In 1970, Terkel published Hard Times: An Oral History of the Great Depression. Over the course of 462 pages, he offers up the words of everyday people, financial leaders, politicians and others who lived through the Depression, as well as people who didn't -- part of Terkel's point is that the succeeding generation for the most part couldn't comprehend the Depression. I offer two excerpts. The first is from Ed Paulsen, who during the Depression was a transient worker before he managed to get a job with the New Deal's National Youth Administration:
If I had to pick one constant enemy during this time, it was the American Legion. They were made up of home guard types. They were the most vicious enemies of this drifting, reckless, hungry crowd of people. Everyplace I went, Hoovervilles -- they were raided. This bunch of Legionnaires with those damn caps on. Guys with baseball bats, driving them out of the jungles around the railroad grounds. Even in the little towns I lived in. I had a war with those guys by the time I was in high school. They were always the bane of my existence.
They were the Main Streeters. They were doing all right. Merchants, storekeepers, landowners. They had a fix that was just awful to live with. They were hard on the little candidate for Governor [Upton Sinclair]. They'd come to his meetings with baseball bats and clubs and break it up. Once, when we sang in the Valley, they attacked us and beat the hell out of us. We barely got out of there. [Hard Times 32]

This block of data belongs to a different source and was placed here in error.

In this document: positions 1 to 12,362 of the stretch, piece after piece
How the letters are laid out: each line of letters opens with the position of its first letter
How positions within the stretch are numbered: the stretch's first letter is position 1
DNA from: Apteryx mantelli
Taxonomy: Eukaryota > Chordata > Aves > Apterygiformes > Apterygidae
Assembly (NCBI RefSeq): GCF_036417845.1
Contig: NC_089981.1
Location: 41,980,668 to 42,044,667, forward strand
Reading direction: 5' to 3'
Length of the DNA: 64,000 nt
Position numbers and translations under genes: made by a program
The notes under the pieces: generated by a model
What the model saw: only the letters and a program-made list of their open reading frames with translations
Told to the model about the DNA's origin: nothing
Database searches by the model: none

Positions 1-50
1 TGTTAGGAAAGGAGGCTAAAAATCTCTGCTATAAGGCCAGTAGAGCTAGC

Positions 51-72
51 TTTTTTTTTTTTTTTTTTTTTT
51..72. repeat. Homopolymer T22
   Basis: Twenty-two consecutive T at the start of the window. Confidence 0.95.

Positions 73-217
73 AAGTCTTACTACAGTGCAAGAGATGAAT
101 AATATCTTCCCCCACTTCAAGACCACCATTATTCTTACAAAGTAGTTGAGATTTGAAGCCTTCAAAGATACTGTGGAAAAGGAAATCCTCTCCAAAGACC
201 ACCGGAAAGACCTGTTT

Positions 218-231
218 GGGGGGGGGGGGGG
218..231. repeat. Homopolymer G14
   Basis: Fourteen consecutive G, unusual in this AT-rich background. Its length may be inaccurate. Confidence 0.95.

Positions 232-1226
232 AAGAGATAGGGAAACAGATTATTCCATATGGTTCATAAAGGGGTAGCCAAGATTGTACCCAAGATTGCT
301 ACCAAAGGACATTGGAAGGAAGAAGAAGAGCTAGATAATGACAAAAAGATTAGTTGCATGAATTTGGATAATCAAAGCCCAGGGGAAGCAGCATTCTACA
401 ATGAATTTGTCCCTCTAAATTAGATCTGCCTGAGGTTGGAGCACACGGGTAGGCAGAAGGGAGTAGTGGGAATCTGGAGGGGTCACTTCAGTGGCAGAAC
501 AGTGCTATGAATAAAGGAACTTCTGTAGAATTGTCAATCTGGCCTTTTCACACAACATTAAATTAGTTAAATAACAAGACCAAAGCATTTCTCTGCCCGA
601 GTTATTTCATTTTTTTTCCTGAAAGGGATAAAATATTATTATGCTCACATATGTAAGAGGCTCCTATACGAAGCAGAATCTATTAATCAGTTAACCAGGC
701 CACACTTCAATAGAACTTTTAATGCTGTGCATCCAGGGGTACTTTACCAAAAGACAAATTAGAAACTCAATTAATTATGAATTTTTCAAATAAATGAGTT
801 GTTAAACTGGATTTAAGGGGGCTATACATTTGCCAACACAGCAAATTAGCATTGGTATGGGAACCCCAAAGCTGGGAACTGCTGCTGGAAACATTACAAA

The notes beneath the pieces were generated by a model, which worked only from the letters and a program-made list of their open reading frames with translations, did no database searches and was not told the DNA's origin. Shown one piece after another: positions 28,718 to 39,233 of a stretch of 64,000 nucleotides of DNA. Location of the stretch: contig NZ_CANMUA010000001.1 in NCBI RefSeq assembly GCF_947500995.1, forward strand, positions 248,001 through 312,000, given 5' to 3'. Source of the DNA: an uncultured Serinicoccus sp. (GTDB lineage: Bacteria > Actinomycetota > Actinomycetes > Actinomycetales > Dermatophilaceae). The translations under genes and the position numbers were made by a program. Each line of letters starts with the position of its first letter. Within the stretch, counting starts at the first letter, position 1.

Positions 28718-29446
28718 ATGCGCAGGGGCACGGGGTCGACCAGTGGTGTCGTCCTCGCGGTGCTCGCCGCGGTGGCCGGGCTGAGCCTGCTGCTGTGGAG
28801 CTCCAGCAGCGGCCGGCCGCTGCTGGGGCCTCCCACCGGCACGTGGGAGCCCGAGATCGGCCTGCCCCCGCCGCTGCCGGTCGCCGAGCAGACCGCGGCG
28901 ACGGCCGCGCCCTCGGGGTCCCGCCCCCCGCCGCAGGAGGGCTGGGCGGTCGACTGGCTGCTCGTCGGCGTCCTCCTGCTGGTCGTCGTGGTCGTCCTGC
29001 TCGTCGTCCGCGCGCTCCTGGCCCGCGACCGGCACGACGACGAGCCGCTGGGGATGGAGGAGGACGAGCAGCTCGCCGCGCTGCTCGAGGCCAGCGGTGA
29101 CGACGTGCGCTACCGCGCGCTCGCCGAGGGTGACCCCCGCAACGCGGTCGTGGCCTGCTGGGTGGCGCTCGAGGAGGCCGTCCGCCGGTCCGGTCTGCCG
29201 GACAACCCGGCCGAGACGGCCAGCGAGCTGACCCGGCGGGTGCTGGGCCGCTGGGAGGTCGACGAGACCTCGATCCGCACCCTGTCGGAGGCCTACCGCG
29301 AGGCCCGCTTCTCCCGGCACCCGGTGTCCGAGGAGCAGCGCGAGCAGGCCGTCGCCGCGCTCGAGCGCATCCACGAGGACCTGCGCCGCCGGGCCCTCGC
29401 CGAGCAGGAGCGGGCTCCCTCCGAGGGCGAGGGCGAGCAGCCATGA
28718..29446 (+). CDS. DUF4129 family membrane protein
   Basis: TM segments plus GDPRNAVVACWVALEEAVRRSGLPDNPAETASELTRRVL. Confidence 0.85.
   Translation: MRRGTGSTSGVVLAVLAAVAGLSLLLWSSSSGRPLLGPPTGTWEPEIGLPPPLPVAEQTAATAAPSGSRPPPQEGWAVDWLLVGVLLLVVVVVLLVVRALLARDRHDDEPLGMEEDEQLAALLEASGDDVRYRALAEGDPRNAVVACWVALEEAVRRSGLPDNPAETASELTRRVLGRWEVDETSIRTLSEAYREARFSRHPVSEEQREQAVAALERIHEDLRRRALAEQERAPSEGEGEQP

And this second excerpt from a young journalist, Diane, who's 27 years old at the time of the interview:
I never could understand why the Depression occurred. Perhaps that's why I've not been as sympathetic as I'm expected to be. You're supposed to admire them because they've been in the "Flaring Twenties" -- is that what it was called? -- where they danced a lot and drank gin in automobiles, hail F. Scott Fitzgerald! The connection is not made economically, but socially.
It runs from the morally errant generation of the Twenties, with the too-short skirts and the bathtub gin, the rise of the stock market and bad poetry. It's all confused in my mind. Prohibition comes in somewhere. I'm not quite certain whether it preceded or came after the Depression. And then there's Al Capone and people on film in wonderfully wide-shouldered suits, with machine guns, gunning down other people. It's an incredible, historical jungle. It's cinematically very mixed up, terribly fluid. [Hard Times 24]
Yes. Mixed up indeed.